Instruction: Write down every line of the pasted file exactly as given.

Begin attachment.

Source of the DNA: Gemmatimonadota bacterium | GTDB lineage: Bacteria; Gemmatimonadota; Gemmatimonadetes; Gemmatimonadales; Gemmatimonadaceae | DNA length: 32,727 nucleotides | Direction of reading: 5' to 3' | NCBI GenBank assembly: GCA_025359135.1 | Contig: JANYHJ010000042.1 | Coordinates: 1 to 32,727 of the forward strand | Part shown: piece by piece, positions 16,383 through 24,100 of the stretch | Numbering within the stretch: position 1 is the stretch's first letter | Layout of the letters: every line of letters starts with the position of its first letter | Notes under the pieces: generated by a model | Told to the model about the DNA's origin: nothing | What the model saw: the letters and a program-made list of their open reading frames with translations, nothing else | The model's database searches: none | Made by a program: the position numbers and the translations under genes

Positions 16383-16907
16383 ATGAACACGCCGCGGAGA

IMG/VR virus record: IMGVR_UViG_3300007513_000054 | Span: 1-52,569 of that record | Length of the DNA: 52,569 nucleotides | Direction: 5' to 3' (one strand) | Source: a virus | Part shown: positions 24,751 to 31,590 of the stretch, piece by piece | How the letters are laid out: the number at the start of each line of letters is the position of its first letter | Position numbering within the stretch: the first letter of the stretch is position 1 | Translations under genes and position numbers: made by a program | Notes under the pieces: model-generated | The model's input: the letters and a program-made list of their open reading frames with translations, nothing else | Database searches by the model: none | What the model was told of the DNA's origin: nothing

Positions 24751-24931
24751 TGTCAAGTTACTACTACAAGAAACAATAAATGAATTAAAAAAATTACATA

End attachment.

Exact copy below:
Source of the DNA: Gemmatimonadota bacterium | GTDB lineage: Bacteria; Gemmatimonadota; Gemmatimonadetes; Gemmatimonadales; Gemmatimonadaceae | DNA length: 32,727 nucleotides | Direction of reading: 5' to 3' | NCBI GenBank assembly: GCA_025359135.1 | Contig: JANYHJ010000042.1 | Coordinates: 1 to 32,727 of the forward strand | Part shown: piece by piece, positions 16,383 through 24,100 of the stretch | Numbering within the stretch: position 1 is the stretch's first letter | Layout of the letters: every line of letters starts with the position of its first letter | Notes under the pieces: generated by a model | Told to the model about the DNA's origin: nothing | What the model saw: the letters and a program-made list of their open reading frames with translations, nothing else | The model's database searches: none | Made by a program: the position numbers and the translations under genes

Positions 16383-16907
16383 ATGAACACGCCGCGGAGA

IMG/VR virus record: IMGVR_UViG_3300007513_000054 | Span: 1-52,569 of that record | Length of the DNA: 52,569 nucleotides | Direction: 5' to 3' (one strand) | Source: a virus | Part shown: positions 24,751 to 31,590 of the stretch, piece by piece | How the letters are laid out: the number at the start of each line of letters is the position of its first letter | Position numbering within the stretch: the first letter of the stretch is position 1 | Translations under genes and position numbers: made by a program | Notes under the pieces: model-generated | The model's input: the letters and a program-made list of their open reading frames with translations, nothing else | Database searches by the model: none | What the model was told of the DNA's origin: nothing

Positions 24751-24931
24751 TGTCAAGTTACTACTACAAGAAACAATAAATGAATTAAAAAAATTACATA